NEW YORK, Jul 28 – The dollar gained against most major currencies Tuesday as a surprisingly strong drop in US consumer confidence prompted fresh caution about the outlook for economic recovery.
The euro retreated from a two-month high above 1.43 dollars, dropping to 1.4167 dollars at 2100 GMT compared to 1.4238 dollars late on Monday.
The dollar meanwhile fell against the Japanese currency, another safe haven play, to 94.60 yen from 95.16 yen.
Analysts said the markets appeared to be adopting a cautious approach against excessive optimism about the possibility of a global economic recovery.
The decline in US consumer confidence shown in a closely watched survey and some disappointing company results gave further justification for such caution.
The Conference Board, a business research firm, said its confidence index fell to 46.6 from 49.3 in June, after an eight-month peak of 54.8 in May. The figure was weaker than analysts\’ expectations of 49.0.
The report underscored fears that while the US economy is showing signs of recovery from recession, rising unemployment could dampen any recovery by hurting consumer spending, a key driver of economic activity.
"The disappointing consumer confidence report appeared to feed into the correction in market positioning that began in overnight trading, with players taking risk off the table," said Michael Woolfolk at Bank of New York Mellon.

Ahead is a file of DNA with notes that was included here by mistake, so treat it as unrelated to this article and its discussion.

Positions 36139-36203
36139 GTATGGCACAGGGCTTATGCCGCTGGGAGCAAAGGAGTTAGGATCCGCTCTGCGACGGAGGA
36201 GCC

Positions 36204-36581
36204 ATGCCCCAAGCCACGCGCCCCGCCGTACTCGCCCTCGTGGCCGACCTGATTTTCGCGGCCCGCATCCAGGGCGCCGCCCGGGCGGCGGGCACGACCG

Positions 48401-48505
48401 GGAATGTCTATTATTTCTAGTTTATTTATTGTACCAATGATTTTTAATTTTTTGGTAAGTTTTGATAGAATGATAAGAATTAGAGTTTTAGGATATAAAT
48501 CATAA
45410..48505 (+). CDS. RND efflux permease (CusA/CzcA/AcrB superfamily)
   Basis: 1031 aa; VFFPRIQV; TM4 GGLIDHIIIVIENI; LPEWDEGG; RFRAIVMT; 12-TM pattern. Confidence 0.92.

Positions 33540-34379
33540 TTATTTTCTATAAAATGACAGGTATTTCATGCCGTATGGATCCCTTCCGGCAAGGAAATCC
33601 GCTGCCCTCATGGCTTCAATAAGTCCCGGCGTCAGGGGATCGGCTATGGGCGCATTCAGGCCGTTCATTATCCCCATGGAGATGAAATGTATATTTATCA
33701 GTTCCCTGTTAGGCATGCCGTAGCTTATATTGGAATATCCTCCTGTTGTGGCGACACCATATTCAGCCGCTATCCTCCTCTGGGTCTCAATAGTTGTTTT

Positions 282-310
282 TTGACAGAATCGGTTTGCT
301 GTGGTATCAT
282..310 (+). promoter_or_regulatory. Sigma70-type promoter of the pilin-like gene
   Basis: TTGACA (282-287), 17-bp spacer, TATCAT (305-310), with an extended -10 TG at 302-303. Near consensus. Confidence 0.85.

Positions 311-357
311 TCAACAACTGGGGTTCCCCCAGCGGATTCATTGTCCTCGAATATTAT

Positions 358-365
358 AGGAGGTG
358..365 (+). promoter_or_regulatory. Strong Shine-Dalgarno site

Bruce Celek at PNC Bank said the market reversed course after Monday\’s action sparked by news of an 11 percent rise in new home sales.
"Yesterday\’s rise in new home sales provided the catalyst needed to drive the US stock market higher and give everyone the warm and fuzzy feeling that the worst is behind us," Celek said.
"Unfortunately, today reality has set back in with the release of US consumer confidence that was reported lower than expected."
Roman Kadinsky at Forex Capital Management said the dollar benefited from a rise in risk aversion.
"The US consumer remains vital to recovery as spending accounts for more than two-thirds of GDP (gross domestic product)," he said.
"Lower confidence and survey responses indicate that spending habits may not improve sharply and that growth in the third quarter is far from certain."
In late New York trading, the dollar stood at 1.0752 Swiss francs from 1.0703 Monday.
The pound was at 1.6428 dollars after 1.6489.